Lapas attēli
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prendere prohibito, cum conversus in patres impetus esset, consulum intercursu rixa sedata est, in qua tamen sine lapide, sine telo plus clamoris atque irarum quam 5 iniuriae fuerat. Senatus tumultuose vocatus tumultuo

sius consulitur, quaestionem postulantibus iis qui pulsati fuerant, decernente ferocissimo quoque non sententiis 6 magis quam clamore et strepitu. Tandem cum irae resedissent, exprobrantibus consulibus nihilo plus sanitatis in curia quam in foro esse, ordine consuli coepit. 7 Tres fuere sententiae. P. Verginius rem non vulgabat : de iis tantum, qui fidem secuti Publi Servili consulis Vulsco, Aurunco, Sabinoque militassent bello, agendum 8 censebat. Titus Larcius non id tempus esse ut merita tantummodo exsolverentur; totam plebem aere alieno demersam esse, nec sisti posse ni omnibus consulatur;

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whereas this means that the senate itself came to order. Perhaps all Livy's violations of the rule of coepit and coeptum est can be explained in like manner.

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7. sententiae: the senators gave their opinions in order as called upon, either proposing some new course or agreeing with some one who had already spoken. In this case there were three different views, with which the others agreed according to their character and disposition. rem non vulgabat: i.e. he proposed that the relief should not be made general, but only apply strictly to those who had acted on the promise given, evidently a middle course. The imperfect (generally conative) with a negative usually has a force expressed in English by 'would' or 'could'; here it means I was not disposed to,' and so 'advised not to'; cf. decernente, 5.

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8. merita, etc.: i.e. that it wasn't merely a matter of rewarding ser

quin, si alia aliorum sit condicio, accendi magis discordiam quam sedari. Ap. Claudius, et natura immitis et 9 efferatus hinc plebis odio illinc patrum laudibus, non miseriis ait sed licentia tantum concitum turbarum, et lascivire magis plebem quam saevire. Id adeo malum 10 ex provocatione natum : quippe minas esse consulum, non imperium, ubi ad eos qui una peccaverint, provocare liceat. Agedum' inquit 'dictatorem, a quo pro- 11 vocatio non est, creemus! Iam hic, quo nunc omnia ardent, conticescet furor. Pulset tum mihi lictorem, 12 qui sciet ius de tergo vitaque sua penes unum illum esse cuius maiestatem violarit.'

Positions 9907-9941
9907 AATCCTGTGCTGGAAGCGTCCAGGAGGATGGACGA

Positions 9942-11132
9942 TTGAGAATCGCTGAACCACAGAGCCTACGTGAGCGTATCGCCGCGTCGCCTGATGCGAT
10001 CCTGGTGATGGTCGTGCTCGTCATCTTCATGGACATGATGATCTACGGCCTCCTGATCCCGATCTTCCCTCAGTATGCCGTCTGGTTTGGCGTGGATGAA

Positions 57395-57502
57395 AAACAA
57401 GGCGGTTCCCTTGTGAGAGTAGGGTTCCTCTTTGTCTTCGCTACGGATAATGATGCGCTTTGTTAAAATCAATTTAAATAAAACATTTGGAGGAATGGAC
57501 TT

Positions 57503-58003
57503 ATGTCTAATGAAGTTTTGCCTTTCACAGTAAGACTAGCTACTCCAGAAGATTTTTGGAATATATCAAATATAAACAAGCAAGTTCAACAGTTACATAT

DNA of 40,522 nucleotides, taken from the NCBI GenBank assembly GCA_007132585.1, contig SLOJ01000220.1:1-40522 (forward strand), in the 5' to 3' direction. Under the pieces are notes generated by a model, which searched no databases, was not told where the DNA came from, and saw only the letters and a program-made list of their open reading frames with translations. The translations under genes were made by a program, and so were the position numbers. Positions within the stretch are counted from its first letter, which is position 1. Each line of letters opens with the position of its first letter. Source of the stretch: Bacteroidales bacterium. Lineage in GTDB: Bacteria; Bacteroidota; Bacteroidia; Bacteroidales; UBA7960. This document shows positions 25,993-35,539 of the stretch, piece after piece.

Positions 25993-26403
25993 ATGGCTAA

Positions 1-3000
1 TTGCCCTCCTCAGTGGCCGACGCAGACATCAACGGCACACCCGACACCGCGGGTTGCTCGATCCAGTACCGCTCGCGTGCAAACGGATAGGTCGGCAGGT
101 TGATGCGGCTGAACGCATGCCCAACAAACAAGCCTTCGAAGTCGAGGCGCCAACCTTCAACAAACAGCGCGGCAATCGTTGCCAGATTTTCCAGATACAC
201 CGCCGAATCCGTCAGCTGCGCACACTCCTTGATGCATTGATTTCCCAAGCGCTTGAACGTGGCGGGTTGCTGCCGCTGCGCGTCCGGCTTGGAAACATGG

Multis, ut erat, horrida et atrox videbatur Appi sen- 30 tentia; rursus Vergini Larciique exemplo haud salubres, utique Larcii putabant sententiam, quae totam fidem tolleret. Medium maxime et moderatum utroque consilium Verginii habebatur; sed factione respectuque rerum privatarum, quae semper offecere officientque publicis consiliis, Appius vicit, ac prope fuit ut dicta

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3 tor ille idem crearetur, quae res utique alienasset plebem periculosissimo tempore, cum Volsci Aequique et 4 Sabini forte una omnes in armis essent. Sed curae fuit consulibus et senioribus patrum, ut imperium suo vehe5 mens, mansueto permitteretur ingenio. M. Valerium dictatorem, Volesi filium, creant. Plebes etsi adversus se creatum dictatorem videbat, tamen, cum provocationem fratris lege haberet, nihil ex ea familia triste nec 6 superbum timebat. Edictum deinde a dictatore pro

positum confirmavit animos Servili fere consulis edicto conveniens. Sed et homini et potestati melius rati credi 7 omisso certamine nomina dedere. Quantus numquam ante exercitus, legiones decem effectae; ternae inde datae consulibus, quattuor dictator usus.

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Nec iam poterat bellum differri. Aequi Latinum agrum invaserant. Oratores Latinorum ab senatu petebant ut aut mitterent subsidium aut se ipsos tuen9 dorum finium causa capere arma sinerent. Tutius visum est defendi inermes Latinos quam pati retractare arma. Vetusius consul missus est. Is finis populationibus fuit. Cessere Aequi campis, locoque magis quam armis freti 10 summis se iugis montium tutabantur. Alter consul in Lake Regillus. fratris: P. Valerius Publicola. — triste, harsh.